The Fechino Files: 12 Volt Batteries

Words: Steven Fechino

Steven Fechino

When you have any type of equipment, you have batteries… battery issues are more like it.  When you own equipment, diesel and gasoline trucks there is actually a big difference in required batteries and the performance of the batteries.

There are always issues if you try to swap a battery to get things going during the day.  I always act like the mistakes that I try to discuss are something I would never do, but in reality, most discussed mistakes I own.  For instance, I had a truck have a battery go down last week. In my infinite wisdom, I decided to rob a battery from another truck and swap it out to get it going.  Well, after I unhooked the battery, carried it for what seemed like 210 miles, I got it into the truck with the dead battery, just to find out that the terminals were opposite of the required battery, therefore the cables were too short.   I ended up going to Deka and picked up what I needed but should have done that all along.  And yes, if you read this far into this article… you have a similar story.

There are two basic types of batteries that I wanted to mention, you have a Starting battery, and you have Deep Cycle Batteries.  In a pinch, you can get started with either, but the proper battery will always offer better service ultimately and be less expensive. 

A Starting battery is just that, it provides a large amount of current to the starter for short bursts.  It is never recommended to keep turning over a starter on a hard to start engine for two reasons, it heats up the starter and really creates unnecessary wear as it draws so much current from the battery that the draw creates heat and evaporation of the battery fluids (acid and water), which wears the battery to premature failure. Older engines with carburetors and single computers tend to require more starting current than the newer engines found today where everything is electronic fuel injection.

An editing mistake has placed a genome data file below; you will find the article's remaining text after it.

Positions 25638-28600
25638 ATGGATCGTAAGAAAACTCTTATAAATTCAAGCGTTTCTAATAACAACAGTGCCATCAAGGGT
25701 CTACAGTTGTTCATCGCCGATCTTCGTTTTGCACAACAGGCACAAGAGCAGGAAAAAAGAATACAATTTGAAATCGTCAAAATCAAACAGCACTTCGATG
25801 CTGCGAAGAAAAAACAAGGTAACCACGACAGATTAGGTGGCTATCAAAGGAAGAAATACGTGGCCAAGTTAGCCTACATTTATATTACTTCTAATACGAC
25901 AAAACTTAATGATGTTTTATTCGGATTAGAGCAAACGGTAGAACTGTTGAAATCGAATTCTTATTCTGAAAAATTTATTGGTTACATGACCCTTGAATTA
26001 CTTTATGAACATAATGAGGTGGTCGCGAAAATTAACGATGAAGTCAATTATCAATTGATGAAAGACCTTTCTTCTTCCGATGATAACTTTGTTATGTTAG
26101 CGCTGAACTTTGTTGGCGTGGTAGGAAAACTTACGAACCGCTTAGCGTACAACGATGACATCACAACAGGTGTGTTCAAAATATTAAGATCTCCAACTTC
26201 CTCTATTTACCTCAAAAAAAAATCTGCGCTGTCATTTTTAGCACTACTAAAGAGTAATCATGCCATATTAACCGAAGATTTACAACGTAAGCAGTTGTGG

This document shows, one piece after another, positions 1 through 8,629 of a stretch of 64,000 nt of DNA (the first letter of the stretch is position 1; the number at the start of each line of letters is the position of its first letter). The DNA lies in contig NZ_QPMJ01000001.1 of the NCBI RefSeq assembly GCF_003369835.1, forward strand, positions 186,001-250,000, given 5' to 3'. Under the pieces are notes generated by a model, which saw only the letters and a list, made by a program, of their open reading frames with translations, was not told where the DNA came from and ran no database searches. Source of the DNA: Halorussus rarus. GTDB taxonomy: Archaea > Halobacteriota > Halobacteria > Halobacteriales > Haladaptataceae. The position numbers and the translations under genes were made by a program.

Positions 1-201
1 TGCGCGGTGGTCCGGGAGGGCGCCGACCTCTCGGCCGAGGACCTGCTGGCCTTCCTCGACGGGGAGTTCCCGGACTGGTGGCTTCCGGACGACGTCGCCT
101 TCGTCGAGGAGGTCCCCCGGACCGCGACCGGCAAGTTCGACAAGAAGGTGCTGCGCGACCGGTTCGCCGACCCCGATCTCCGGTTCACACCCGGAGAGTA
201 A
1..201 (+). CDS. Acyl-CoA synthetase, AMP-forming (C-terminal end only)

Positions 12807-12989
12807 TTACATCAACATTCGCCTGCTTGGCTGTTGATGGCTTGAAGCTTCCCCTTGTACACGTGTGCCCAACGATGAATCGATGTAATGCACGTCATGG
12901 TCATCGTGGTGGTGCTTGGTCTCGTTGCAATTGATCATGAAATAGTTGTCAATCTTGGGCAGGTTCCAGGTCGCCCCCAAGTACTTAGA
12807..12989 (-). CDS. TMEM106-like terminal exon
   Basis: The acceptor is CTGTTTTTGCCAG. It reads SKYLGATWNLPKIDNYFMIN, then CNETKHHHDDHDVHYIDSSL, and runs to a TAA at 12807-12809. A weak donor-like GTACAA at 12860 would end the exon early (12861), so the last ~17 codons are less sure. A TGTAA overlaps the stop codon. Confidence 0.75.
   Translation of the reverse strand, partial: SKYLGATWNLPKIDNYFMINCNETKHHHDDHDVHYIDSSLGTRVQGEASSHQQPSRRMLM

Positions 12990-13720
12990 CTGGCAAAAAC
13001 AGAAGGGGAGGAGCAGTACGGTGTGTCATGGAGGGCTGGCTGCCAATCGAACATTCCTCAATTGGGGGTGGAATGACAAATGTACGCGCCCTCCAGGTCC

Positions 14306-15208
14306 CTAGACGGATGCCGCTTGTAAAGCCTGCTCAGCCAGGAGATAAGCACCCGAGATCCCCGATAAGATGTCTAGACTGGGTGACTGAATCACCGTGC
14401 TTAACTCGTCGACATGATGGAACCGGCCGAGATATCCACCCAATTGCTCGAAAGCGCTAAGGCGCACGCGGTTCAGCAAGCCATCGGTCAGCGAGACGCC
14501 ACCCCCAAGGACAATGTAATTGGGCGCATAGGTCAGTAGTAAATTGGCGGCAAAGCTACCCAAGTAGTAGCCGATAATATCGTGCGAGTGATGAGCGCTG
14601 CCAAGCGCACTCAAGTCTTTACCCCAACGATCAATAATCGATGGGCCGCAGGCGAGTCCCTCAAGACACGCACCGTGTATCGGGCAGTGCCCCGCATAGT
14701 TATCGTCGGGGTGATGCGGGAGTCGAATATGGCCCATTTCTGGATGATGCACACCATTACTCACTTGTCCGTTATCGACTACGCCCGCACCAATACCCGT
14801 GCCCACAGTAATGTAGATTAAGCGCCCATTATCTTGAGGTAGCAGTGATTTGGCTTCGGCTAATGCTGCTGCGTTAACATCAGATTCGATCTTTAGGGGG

Starting is not the only thing to consider when selecting a battery.  If you are in a cold or extremely hot environment, frequency of use and overall health of the engine that you are operating.  Cranking amperage or sometimes just noted on the battery as CCA- cold cranking amps, CA-cranking amps and MCA- marine cranking amps are something that have a numerical range that may or may not be worth the money.  For instance, on my old International flatbed I purchased a 964 CCA battery because I do not drive it often, it has a carburetor and it has a good size engine, the CCA’s are important.  On a F-350 where it is electronic ignition, fuel injected and computerized, I can get away with a smaller CCA rating which also saves money.

Starting batteries have a series of plates that are separated within the plastic casing of the battery.  The plate's thickness will vary between the type of battery they create power for.  A starting battery has multiple thin plates, a deep cycle battery has fewer thicker plates, both batteries provide 12-volts of power with various cranking amperes, but though they can be interchangeable for short periods of time, but a deep cycle and a starting battery will not provide premium performance when placed in the wrong application.